In an industry like this one, rooting and taking sides is actively discouraged.

Gabe Grunewald was a major exception.

Virtually everyone who crossed paths with Grunewald was touched in some way by her grace, optimism and perseverance in the face of a rare cancer diagnosis in 2009. And any obstacle she faced along the way — whether as an elite distance runner or a human being battling an awful disease — made you pull for her.

Those sentiments have been flowing along with tears in recent days, with news of Grunewald's grave health and eventually her death Tuesday night at age 32.

Here is a sampling of those messages (photo above by the Star Tribune's Aaron Lavinsky in 2018):

*Fellow elite distance runner Shalane Flanagan posted a heartfelt tribute on Instagram, calling Grunewald "a fountain of joy, friendship, hope, laughter, and inspiration."

*Former Olympic distance runner Nick Symmonds did the same, saying he was thinking of Grunewald as he went for his run Wednesday morning.

*The popular cross country running feed Cross Country Probs called her, "One of the most inspiring and brave athletes to ever compete in this sport."

*Minneapolis Mayor Jacob Frey, who doubles as a member of the elite running community having run a marathon in 2:16:44, wrote this:

*HGTV star Chip Gaines, who was trained by Grunewald for his first marathon in 2018, started a huge fundraiser in her honor.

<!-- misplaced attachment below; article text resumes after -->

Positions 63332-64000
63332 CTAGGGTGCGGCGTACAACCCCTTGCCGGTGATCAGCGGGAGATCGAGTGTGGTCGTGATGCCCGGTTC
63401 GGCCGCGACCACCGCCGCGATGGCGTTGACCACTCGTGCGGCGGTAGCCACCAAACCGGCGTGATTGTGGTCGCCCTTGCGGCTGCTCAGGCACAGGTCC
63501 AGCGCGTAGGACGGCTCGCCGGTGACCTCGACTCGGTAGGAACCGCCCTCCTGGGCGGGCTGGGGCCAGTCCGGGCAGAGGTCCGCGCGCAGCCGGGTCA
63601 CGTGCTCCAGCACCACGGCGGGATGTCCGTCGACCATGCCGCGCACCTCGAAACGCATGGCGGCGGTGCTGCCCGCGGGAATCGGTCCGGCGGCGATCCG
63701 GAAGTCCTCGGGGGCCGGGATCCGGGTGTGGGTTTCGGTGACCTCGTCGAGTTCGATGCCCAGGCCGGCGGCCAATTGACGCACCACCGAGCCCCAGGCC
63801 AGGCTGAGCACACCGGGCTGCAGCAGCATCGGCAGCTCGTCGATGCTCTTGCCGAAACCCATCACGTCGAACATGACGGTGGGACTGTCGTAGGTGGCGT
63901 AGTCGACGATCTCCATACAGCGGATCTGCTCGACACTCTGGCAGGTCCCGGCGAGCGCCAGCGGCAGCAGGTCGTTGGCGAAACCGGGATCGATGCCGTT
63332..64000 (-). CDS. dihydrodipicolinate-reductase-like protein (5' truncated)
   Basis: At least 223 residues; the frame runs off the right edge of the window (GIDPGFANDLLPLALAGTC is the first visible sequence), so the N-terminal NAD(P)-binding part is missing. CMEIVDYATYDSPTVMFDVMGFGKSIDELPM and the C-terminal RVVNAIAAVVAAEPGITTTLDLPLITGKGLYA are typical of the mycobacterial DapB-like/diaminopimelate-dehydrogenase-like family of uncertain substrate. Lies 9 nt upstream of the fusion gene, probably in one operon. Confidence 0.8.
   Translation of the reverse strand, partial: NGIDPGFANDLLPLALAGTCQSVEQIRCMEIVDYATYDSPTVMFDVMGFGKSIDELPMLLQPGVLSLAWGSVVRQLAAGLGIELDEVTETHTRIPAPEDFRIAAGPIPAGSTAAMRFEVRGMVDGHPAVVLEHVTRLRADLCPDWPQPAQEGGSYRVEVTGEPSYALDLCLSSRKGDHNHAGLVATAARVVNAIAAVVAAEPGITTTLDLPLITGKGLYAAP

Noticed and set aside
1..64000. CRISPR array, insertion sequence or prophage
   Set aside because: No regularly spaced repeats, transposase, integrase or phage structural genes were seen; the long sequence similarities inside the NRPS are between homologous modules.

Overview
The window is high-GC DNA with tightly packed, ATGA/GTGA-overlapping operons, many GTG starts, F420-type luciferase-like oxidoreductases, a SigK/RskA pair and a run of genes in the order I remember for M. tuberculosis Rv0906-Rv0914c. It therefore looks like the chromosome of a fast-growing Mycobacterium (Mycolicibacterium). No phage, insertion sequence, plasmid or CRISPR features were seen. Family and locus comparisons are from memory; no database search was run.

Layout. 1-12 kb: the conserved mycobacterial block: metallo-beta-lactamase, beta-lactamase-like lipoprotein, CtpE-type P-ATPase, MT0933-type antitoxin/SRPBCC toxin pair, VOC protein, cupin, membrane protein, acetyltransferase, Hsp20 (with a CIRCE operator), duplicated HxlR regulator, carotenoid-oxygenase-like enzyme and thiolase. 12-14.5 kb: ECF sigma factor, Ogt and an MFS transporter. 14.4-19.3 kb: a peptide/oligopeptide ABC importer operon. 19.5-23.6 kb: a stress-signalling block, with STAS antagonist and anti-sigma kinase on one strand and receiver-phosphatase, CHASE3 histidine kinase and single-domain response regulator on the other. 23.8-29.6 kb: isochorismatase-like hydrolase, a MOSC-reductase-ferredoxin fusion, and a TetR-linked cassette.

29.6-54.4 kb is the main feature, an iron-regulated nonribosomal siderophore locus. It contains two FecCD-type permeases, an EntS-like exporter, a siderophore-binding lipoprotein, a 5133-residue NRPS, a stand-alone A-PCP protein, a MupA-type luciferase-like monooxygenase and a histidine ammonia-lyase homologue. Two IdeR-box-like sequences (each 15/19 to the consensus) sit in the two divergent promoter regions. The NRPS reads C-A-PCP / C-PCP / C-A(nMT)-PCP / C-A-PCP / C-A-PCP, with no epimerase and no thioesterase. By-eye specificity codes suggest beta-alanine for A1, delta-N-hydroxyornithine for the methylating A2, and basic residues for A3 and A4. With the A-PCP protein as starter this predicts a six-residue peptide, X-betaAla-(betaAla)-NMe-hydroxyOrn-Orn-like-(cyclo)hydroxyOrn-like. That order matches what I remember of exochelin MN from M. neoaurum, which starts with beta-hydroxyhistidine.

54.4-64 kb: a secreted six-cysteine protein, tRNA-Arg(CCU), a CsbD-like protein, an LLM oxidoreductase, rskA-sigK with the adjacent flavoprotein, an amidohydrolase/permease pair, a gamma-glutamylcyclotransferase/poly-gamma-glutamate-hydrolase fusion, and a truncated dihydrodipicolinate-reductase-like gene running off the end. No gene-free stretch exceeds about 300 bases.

Multiple outlets also wrote compelling obituaries capturing the life of Grunewald.

The Star Tribune's Rachel Blount, who has written extensively about Grunewald's life, did a wonderful job capturing her spirit. also did an excellent job, as did the New York Times among several others.

I personally followed Grunewald's story mostly through social media over the years, and our paths would cross when she would chime in to comment on Twitter about Gophers, Vikings or Twins-related topics I wrote about.

The rate of her posts on Twitter and Instagram was frequent enough that I noticed recently that she hadn't really checked in for about a month. I sent her a private message of encouragement and well-wishes — something I had done in the past, always getting a thoughtful response — but not long after that her husband, Justin, began providing news of her increasing health struggles.

If I could pass along one more message, it would be this: Gabe, you taught us all a lot about life — and you continued teaching us in death. You packed the impact of 1,000 years into 32, which is all anyone can aspire to in a lifetime.